Beef Bone Broth


3 lbs Grass-Finished Beef Bones

1 - 3 Tbsp apple cider vinegar

3 large carrots

1 large onion with skin, quartered

3 celery sticks

1 bay leaf

1/2 tsp peppercorns (or 2 tsp ground pepper)

1 tsp sea salt

Filtered water


1. Rinse bones first if they have a lot of dried blood on them.

2. Optional step: Baking the bones at 375°F for 30 minutes prior to making broth helps draw out the marrow, but this step can be skipped.

3. Make the broth using one of the following methods as a guide:

Instant Pot:

To start the broth, place the bones, veggies and seasonings into the Instant Pot. Pour in the apple cider vinegar and then cover with water to the “full” line.

Secure the lid to your Instant Pot, close the pressure valve and press the Pressure Cook/Manual button. Press the +/- buttons to adjust the time to 90 minutes. (Some other recipes say to cook the bones for as long as 2-1/2 hours, 150 minutes.) Longer than 2-1/2 hours might result in a bitter tasting broth from the vegetables.

Once the cooking is complete, release the pressure valve (manually or by waiting longer) and remove the lid once it is safe to do so.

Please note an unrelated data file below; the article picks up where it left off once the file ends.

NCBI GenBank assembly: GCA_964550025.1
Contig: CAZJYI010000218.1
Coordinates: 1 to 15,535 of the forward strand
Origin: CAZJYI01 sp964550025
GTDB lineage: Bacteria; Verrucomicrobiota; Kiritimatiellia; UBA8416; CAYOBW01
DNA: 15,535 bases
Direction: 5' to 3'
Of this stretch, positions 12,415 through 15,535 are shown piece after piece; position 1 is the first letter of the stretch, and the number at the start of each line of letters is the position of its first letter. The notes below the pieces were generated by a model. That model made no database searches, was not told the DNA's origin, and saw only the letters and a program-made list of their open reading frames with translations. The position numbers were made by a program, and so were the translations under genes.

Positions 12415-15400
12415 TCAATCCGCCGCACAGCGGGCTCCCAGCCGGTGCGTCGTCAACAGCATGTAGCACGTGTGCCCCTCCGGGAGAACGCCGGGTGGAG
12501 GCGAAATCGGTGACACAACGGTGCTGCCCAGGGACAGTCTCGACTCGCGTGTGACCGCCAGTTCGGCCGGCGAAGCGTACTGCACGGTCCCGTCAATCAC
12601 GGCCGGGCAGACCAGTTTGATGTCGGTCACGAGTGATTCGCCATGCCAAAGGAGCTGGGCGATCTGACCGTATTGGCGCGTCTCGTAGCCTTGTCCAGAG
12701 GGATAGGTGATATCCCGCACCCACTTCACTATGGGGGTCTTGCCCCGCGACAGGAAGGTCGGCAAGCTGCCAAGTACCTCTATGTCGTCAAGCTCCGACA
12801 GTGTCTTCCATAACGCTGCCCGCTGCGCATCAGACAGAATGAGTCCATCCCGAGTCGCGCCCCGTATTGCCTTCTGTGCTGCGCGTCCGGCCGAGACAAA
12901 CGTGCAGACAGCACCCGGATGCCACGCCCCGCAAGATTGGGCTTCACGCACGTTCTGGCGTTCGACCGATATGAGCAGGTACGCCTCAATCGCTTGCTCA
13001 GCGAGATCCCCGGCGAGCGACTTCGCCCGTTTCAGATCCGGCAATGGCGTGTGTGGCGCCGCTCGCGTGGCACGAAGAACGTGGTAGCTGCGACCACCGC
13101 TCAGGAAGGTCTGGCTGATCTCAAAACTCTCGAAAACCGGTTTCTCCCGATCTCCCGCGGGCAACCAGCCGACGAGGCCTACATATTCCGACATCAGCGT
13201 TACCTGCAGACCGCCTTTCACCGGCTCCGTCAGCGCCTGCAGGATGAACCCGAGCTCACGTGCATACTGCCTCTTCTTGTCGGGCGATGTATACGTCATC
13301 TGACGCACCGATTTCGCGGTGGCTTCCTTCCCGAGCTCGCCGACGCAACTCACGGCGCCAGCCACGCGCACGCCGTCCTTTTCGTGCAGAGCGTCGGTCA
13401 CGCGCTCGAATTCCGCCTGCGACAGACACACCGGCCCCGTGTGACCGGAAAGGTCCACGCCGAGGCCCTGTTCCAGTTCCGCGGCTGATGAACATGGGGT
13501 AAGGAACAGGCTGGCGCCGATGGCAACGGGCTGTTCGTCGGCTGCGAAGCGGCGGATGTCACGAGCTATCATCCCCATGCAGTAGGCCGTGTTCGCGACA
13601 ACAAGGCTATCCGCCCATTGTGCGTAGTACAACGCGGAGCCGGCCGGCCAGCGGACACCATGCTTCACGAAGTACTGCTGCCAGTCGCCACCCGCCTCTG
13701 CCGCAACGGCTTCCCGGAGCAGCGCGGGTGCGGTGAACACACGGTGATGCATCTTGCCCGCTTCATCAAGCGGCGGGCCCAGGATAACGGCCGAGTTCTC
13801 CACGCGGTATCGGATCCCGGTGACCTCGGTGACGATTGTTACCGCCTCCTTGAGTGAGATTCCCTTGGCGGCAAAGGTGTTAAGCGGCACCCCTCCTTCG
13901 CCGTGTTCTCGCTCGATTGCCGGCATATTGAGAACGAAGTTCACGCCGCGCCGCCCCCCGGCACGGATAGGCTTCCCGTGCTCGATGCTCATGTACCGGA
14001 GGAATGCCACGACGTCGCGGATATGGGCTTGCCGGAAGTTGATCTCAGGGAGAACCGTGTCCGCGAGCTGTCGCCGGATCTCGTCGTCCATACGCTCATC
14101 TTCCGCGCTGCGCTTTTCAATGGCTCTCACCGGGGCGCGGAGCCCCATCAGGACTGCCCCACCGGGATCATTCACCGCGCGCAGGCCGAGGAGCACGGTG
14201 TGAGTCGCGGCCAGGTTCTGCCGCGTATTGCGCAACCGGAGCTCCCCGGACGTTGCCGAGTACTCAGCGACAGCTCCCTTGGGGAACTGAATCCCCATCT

Stovetop Method:

In a large soup pan or Dutch oven, place the bones, apple cider vinegar, veggies, and seasonings.

Fill pot with filtered water until it covers the bones by about an inch.

Bring to a simmer over medium-high heat, then reduce heat to as low as your stove will go. You want it to just be barely bubbling.

Cover with the lid slightly ajar and cook for up to 48 hours for beef bones. If cooking overnight on the stove makes you nervous, you can place the whole pot (covered) in the fridge overnight, and restart the cooking time in the morning.


4. Strain the broth into a large bowl through a colander.

5. Once cool enough, refrigerate until well chilled and then remove the solid cap of fat that rises to the top.6. Place the broth in smaller containers before freezing. Drink it on its own in a mug, or include it in soup, sauce, or gravy recipes. Add more salt as needed.

Photo credit to: